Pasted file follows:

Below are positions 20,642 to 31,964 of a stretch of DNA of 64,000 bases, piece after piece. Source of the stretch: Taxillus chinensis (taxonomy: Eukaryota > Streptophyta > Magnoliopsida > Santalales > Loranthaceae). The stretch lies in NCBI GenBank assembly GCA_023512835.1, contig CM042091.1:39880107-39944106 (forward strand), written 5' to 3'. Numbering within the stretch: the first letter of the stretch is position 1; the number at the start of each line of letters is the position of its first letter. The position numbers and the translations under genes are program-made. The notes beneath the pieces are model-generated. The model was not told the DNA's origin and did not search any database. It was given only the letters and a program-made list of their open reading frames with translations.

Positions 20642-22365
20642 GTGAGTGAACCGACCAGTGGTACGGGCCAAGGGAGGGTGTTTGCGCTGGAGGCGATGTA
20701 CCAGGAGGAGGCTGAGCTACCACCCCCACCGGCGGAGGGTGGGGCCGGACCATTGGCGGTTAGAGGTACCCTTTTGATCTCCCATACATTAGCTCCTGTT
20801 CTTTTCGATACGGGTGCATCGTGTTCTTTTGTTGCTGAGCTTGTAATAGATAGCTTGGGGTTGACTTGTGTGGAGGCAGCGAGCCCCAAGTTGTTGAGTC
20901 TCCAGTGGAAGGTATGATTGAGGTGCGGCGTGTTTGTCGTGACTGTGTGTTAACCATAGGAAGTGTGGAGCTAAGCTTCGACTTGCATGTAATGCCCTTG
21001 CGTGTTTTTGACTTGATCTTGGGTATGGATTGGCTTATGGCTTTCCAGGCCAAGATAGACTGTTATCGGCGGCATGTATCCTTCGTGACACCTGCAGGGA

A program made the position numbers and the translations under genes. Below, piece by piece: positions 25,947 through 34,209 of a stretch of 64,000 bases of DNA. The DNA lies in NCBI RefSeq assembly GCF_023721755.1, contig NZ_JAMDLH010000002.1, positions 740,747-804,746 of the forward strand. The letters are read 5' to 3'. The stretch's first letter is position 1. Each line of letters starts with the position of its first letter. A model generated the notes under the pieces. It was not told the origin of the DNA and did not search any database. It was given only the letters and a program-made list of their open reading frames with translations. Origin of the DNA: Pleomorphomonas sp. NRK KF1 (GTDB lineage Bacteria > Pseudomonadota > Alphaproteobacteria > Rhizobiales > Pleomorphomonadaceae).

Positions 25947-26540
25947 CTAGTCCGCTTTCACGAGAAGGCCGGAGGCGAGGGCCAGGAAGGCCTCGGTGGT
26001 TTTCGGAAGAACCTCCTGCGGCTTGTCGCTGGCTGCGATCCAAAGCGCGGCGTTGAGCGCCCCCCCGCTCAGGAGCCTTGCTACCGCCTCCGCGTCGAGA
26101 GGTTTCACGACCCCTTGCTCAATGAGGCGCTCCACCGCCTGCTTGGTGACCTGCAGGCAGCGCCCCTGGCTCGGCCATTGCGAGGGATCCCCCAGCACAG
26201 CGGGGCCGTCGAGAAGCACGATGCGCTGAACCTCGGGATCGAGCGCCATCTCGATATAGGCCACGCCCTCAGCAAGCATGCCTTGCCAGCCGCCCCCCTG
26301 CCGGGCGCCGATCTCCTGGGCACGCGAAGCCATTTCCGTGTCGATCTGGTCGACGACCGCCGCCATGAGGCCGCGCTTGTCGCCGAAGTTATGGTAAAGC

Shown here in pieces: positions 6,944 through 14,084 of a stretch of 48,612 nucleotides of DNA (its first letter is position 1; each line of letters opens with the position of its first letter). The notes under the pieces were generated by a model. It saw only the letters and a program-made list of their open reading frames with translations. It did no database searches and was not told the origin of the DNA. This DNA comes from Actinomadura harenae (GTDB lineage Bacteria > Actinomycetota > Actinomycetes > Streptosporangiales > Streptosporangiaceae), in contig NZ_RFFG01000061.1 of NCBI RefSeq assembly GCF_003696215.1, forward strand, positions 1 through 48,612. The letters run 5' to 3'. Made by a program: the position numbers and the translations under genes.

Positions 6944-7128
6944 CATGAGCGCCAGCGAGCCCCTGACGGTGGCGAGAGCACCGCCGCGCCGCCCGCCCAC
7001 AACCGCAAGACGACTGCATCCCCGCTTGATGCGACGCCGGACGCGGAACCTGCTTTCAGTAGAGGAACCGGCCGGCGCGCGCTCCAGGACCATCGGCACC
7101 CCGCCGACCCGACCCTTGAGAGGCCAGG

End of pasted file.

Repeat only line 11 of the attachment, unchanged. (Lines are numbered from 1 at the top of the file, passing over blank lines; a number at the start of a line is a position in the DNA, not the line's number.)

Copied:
26001 TTTCGGAAGAACCTCCTGCGGCTTGTCGCTGGCTGCGATCCAAAGCGCGGCGTTGAGCGCCCCCCCGCTCAGGAGCCTTGCTACCGCCTCCGCGTCGAGA